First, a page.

Japan’s top court on Wednesday threw out a challenge by three couples who wanted to keep their own surnames after marriage, ruling that laws stipulating Japanese couples must choose one family name were constitutional, according to local media.
The couples had argued that the provisions were discriminatory, pointing to growing public support for allowing married people to use different surnames.
It’s not the first time this debate has come up – the Supreme Court rejected a similar lawsuit in 2015, filed by five plaintiffs who wanted to make it easier for women to keep their maiden names.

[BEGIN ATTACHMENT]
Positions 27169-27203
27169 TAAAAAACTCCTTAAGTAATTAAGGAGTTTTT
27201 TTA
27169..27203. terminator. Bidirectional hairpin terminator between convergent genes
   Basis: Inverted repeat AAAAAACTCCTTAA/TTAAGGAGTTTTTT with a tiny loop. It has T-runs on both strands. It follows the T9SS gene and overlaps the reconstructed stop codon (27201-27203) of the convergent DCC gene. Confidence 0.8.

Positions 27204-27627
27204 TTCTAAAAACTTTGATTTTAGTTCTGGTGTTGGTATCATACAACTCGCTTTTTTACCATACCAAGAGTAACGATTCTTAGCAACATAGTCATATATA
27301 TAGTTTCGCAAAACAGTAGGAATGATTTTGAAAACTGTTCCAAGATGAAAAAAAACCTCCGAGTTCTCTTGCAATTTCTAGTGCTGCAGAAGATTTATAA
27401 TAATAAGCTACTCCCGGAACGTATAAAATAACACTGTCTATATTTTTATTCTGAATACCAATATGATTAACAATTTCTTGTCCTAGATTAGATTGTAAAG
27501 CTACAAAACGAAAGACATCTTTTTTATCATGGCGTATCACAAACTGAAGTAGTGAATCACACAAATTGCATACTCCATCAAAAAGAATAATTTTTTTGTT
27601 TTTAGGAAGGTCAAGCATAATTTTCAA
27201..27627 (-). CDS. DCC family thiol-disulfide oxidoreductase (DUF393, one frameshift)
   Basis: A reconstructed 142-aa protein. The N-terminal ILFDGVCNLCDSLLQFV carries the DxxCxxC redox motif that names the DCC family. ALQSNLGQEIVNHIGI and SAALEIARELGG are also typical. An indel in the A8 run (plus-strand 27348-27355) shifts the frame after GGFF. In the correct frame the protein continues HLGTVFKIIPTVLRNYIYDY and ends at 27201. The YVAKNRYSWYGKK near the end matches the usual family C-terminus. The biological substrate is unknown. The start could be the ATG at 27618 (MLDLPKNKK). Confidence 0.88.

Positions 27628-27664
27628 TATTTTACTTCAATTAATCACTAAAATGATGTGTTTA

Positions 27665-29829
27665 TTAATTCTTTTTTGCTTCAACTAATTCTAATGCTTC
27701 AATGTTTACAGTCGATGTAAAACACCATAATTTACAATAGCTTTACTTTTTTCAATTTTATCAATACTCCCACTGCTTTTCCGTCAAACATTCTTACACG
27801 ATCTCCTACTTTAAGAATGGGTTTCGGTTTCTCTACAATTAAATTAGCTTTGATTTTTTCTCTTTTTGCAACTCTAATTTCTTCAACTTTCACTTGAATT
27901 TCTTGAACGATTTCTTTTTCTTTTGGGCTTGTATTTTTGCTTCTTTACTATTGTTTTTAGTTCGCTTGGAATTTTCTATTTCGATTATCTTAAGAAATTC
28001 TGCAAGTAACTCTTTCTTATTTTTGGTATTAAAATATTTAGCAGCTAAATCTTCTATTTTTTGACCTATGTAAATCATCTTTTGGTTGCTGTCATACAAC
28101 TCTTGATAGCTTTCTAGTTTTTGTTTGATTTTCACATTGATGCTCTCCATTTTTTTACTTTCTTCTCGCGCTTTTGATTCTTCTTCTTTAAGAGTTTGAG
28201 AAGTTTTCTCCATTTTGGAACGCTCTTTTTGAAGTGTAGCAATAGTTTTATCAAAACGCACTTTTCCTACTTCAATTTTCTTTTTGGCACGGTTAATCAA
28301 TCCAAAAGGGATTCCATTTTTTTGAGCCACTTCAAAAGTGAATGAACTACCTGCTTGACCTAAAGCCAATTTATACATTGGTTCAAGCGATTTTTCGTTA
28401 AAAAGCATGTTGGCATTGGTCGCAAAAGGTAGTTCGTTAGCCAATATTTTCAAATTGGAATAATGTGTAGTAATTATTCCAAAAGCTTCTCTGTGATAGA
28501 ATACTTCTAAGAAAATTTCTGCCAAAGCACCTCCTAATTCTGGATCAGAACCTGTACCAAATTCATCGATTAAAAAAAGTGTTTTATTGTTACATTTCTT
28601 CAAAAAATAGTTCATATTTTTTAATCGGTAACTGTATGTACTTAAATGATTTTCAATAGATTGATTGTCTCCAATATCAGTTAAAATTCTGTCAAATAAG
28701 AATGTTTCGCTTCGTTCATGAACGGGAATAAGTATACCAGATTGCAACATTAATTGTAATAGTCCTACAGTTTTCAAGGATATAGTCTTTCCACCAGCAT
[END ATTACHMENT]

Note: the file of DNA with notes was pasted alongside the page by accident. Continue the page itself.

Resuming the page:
The 19th century law doesn’t specify which spouse should change their surname, but an overwhelming majority of women take their husband’s.
Many women, gender equality experts, and even a United Nations committee have called these laws outdated and called for change.
The debate resurfaced as a hot topic among politicians after Yoshihide Suga replaced Shinzo Abe, who is thought to have more conservative views on the issue, as prime minister last year.
While some lawmakers in the ruling coalition support allowing couples to decide on what names they will use, a conservative wing of the ruling Liberal Democratic Party (LDP) has opposed it, saying such a step will damage family unity and go against tradition.